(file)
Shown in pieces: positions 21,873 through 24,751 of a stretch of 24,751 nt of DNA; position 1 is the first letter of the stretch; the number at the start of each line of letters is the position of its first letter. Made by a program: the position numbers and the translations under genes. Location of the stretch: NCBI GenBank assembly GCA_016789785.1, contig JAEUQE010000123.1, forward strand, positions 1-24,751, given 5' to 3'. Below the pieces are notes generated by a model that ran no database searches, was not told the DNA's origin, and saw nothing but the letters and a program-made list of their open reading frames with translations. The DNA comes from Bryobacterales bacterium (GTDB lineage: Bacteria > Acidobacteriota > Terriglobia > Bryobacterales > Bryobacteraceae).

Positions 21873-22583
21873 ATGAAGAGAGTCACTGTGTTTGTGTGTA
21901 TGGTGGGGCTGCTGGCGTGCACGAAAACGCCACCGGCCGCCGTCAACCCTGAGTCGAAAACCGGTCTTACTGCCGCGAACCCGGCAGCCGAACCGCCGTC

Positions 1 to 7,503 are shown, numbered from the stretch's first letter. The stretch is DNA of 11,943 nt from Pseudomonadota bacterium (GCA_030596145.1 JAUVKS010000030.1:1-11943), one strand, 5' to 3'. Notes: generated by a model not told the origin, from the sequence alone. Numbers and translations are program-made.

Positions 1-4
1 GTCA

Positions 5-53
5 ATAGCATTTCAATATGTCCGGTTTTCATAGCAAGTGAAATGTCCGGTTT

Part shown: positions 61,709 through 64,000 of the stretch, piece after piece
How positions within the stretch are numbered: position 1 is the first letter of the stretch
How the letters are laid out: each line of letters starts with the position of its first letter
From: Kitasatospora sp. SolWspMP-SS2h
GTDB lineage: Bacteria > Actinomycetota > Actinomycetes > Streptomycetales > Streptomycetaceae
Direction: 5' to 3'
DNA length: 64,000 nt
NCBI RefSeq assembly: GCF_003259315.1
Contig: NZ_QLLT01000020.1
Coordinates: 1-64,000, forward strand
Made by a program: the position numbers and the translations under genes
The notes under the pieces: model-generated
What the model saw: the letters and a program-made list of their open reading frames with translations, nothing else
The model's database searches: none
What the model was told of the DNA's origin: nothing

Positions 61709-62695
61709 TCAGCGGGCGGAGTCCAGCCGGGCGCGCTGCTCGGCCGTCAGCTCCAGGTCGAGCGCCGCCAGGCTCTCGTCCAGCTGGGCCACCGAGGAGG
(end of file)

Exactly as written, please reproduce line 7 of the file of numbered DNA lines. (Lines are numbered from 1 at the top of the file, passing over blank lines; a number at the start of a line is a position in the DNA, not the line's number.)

1 GTCA